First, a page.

History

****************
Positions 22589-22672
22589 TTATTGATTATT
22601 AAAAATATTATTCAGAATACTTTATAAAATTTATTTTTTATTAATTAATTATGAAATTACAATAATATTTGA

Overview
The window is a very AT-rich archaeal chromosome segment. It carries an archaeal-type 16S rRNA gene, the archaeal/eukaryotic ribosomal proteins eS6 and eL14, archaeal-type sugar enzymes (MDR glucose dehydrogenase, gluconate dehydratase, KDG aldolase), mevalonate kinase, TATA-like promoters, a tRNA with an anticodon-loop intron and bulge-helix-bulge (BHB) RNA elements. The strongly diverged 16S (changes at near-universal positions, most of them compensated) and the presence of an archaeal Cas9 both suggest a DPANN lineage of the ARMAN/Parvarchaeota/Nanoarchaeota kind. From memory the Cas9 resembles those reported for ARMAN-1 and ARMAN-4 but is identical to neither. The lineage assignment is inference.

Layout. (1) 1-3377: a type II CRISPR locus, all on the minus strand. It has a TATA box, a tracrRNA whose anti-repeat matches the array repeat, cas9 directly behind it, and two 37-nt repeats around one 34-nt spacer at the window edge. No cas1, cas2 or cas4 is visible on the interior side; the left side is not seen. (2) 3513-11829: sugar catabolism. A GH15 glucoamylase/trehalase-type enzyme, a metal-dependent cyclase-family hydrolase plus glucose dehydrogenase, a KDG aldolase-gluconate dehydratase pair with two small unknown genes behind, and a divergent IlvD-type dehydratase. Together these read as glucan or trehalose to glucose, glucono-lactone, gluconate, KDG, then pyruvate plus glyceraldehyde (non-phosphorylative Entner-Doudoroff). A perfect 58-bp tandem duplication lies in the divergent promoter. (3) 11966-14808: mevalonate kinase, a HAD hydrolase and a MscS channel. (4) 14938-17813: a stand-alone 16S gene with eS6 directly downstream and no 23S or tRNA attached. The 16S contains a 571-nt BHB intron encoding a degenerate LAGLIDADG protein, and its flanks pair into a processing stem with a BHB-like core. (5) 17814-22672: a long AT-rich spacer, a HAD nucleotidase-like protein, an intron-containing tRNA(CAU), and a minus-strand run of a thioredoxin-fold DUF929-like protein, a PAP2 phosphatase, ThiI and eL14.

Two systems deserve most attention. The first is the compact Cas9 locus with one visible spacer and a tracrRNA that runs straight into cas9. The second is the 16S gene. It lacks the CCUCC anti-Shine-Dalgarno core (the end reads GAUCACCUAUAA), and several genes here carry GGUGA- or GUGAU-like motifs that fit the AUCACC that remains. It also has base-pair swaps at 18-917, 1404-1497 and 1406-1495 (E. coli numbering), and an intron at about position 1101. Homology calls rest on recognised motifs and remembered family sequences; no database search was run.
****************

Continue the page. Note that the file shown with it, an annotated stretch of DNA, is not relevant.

Weary of large class sizes, a "teach-to-the-test" philosophy that stifled creativity, and the lack of nature and movement found in the public elementary school that their sons attended, parents Erica Lucier and Emily Paterson set out to create a new educational experience for students in the Northern Virginia area. In December 2013, the two neighbors founded the River Farm Cooperative – the first daily, parent-owned, teacher-led cooperative program in the DC area. The cooperative was named after George Washington's River Farm, chosen because the co-founders' homes were located on the site of the first president's farm of the same name, because they admired the founding father's innovative thinking, and because the words "river farm" evoked a focus on nature that would be pivotal to the co-op's philosophy. After eight months of intense planning and preparation, the co-op opened its doors in September 2014 to a single, mixed-age class of 13 students. The following year, the co-op doubled in size, splitting into two mixed-age classrooms (the Upper Elementary class and the Lower Elementary class) led by two teachers. In 2018, the cooperative expanded to include a mixed-age Middle School class.